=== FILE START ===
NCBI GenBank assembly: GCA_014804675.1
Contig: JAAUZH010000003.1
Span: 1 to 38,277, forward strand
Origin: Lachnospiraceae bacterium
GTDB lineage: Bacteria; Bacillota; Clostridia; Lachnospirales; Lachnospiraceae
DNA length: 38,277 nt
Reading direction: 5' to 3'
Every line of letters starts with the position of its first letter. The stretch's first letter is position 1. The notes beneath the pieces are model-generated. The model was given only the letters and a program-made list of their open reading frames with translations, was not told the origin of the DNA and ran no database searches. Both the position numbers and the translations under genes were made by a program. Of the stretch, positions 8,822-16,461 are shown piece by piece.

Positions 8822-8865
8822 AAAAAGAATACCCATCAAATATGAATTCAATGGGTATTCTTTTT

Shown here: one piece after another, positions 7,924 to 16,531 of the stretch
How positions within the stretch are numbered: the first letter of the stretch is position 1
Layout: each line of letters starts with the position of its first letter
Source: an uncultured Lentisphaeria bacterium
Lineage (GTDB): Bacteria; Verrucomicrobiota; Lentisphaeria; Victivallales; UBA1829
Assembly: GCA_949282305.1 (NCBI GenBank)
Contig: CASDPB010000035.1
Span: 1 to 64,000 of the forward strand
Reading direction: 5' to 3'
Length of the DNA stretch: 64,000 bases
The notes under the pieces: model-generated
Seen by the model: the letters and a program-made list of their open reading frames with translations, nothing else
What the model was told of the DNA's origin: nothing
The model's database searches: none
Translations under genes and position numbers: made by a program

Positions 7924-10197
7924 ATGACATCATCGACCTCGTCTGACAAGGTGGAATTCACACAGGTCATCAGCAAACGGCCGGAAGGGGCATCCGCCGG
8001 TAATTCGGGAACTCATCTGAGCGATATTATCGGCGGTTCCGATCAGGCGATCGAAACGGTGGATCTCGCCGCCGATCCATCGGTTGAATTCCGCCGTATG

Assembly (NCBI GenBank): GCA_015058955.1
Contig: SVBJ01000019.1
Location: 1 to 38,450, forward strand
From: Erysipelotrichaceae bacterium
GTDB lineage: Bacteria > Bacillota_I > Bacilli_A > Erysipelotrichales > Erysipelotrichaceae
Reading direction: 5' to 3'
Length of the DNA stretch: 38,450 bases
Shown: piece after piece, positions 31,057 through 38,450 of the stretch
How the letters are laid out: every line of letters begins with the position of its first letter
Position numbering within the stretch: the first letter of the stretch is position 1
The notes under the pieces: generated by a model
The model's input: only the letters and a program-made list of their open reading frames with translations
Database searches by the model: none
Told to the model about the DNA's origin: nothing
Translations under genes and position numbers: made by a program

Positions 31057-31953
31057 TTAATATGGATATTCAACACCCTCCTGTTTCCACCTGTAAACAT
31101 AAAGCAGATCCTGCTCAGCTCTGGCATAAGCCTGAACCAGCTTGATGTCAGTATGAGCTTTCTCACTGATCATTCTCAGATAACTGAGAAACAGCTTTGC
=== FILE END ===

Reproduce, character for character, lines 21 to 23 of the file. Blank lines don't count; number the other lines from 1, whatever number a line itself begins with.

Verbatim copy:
The notes under the pieces: model-generated
Seen by the model: the letters and a program-made list of their open reading frames with translations, nothing else
What the model was told of the DNA's origin: nothing